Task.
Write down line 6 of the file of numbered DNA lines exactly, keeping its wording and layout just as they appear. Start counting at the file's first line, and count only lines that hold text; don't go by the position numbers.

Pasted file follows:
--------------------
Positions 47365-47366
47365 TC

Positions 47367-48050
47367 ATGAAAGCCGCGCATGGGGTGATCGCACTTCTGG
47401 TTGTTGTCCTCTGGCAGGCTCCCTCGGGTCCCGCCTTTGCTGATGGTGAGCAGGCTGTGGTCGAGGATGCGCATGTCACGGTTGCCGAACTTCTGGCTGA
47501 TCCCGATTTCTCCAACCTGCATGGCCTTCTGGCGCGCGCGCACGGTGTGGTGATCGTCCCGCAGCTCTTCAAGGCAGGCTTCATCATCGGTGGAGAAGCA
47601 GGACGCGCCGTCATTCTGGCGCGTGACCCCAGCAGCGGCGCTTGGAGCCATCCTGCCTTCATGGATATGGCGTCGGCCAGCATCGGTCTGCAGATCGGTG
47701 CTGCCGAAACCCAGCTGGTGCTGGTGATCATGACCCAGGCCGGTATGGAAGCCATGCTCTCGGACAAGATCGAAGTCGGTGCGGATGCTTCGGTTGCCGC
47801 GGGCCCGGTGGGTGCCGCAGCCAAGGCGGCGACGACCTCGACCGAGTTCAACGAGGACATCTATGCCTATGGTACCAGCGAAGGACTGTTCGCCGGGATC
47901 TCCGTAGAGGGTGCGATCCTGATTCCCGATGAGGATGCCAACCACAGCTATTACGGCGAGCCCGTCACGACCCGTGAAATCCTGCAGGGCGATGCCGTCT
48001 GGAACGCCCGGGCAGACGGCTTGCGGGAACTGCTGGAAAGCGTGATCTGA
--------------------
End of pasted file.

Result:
47501 TCCCGATTTCTCCAACCTGCATGGCCTTCTGGCGCGCGCGCACGGTGTGGTGATCGTCCCGCAGCTCTTCAAGGCAGGCTTCATCATCGGTGGAGAAGCA